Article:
Here’s a list of our new and latest title arrivals in the shop. Click on a link to see a review, publisher info, interviews, excerpts…
- Miriam Bratu Hansen‘s Cinema and Experience
- Georges Perec‘s W, or The Memory of Childhood
- Nicola Barker‘s The Yips
- Woody Guthrie‘s House of Earth
- John Man‘s Ninja: 1,000 Years of the Shadow Warrior
- Adrienne Rich‘s Later Poems: Selected and New (1971-2012)
- Nancy Richler‘s The Imposter Bride
- D’arcy O’Connor‘s Montreal’s Irish Mafia
- Badiou and Zizek‘s Philosophy in the Present
- Antonio Negri‘s Art & Multitude
- Antonio Negri and Michael Hardt‘s Multitude: War and Democracy in the Age of Empire
- M.E. Saltykov‘s The Golovlyov Family
- Danilo Kis‘ The Attic
- Boris Pilnyak‘s Mahogany
- Fyodor Dostoevsky‘s The Crocodile
- Bei Dao‘s The Rose of Time: New and Selected Poems
- Tony Judt‘s Thinking the Twentieth Century (now in paperback!)
- 2 of Aleksandar Hemon‘s: Love and Obstacles and The Lazarus Project
- Tadeusz Borowski‘s This Way for the Gas, Ladies and Gentlemen
- Claude Levi-Strauss‘ Tristes Tropiques
- Laszlo Krasznahorkai and Max Neuman‘s Animalinside (in a beautiful limited Sylph Cahier edition)
Well, here ’tis, the last installment of Argo’s Best Books of 2012. Not to say that we’ve necessarily saved the best for last, but here’s JP’s Best Books of 2012. Many thanks to all of you who have read our past posts about our best books. Now to prepare for a whole new year! Start cracking those spines!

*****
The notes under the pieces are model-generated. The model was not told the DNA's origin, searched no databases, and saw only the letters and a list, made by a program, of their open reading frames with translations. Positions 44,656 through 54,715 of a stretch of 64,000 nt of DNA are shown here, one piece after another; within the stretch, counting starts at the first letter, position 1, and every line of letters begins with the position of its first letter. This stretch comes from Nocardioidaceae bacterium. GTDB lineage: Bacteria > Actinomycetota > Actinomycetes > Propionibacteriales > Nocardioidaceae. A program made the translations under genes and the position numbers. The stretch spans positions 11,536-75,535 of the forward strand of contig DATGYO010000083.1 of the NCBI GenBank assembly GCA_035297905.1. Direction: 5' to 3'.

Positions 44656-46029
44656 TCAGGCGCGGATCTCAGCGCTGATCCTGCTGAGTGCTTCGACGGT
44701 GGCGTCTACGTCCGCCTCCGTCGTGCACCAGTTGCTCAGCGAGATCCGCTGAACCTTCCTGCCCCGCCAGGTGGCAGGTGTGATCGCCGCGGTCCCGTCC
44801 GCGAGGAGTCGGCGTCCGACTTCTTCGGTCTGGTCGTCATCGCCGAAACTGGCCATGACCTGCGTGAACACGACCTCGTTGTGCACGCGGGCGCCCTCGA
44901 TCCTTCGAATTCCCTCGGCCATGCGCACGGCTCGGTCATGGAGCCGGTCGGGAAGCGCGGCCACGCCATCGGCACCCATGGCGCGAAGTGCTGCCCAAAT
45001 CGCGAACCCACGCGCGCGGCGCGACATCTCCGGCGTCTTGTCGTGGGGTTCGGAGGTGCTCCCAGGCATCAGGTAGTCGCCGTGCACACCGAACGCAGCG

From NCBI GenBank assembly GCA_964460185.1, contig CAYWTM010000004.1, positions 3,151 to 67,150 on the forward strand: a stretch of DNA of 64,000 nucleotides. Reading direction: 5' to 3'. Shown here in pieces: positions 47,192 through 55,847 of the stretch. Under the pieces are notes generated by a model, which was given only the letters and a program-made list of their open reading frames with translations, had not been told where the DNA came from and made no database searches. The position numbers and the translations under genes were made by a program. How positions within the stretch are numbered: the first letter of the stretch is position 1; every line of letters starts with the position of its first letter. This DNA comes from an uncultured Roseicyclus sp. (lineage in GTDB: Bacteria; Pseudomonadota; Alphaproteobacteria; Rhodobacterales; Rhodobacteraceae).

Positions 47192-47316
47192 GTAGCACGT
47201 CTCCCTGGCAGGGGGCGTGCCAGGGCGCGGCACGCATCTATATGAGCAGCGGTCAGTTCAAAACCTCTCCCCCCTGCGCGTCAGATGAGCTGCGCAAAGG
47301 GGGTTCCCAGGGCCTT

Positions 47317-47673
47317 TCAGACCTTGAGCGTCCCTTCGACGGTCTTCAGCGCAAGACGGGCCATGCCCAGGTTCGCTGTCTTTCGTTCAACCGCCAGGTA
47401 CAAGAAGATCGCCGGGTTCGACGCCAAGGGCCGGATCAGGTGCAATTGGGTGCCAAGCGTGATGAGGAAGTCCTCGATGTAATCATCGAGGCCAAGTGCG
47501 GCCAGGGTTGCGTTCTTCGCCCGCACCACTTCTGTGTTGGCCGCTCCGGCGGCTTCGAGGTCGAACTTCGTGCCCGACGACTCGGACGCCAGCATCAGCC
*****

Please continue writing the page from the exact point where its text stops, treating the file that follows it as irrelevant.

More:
JP’s 9 and a 1/2 Best Books of 2012 (give or take a month, in no particular order)
…To be honest, my tenth book on this list continuously veered from one book of poems to the next, so I decided to list the ones I was torn over. They are as follows, my “1/2″ book:
- Phil Hall‘s Killdeer (BookThug, 2011)
- Joshua Trotter‘s All This Could Be Yours (Biblioasis, 2010)
- Zach Wells‘ Track & Trace (Biblioasis, 2009)
- David McGimpsey‘s Li’l Bastard (Coach House Books, 2011)
- Michael Robbins‘ Alien VS. Predator (Penguin Books, 2012)
- Bryan Sentes‘ March End Prill (BookThug, 2011)
- Gabe Foreman‘s A Complete Encyclopedia of Different Types of People (Coach House Books, 2011)
…on to the list!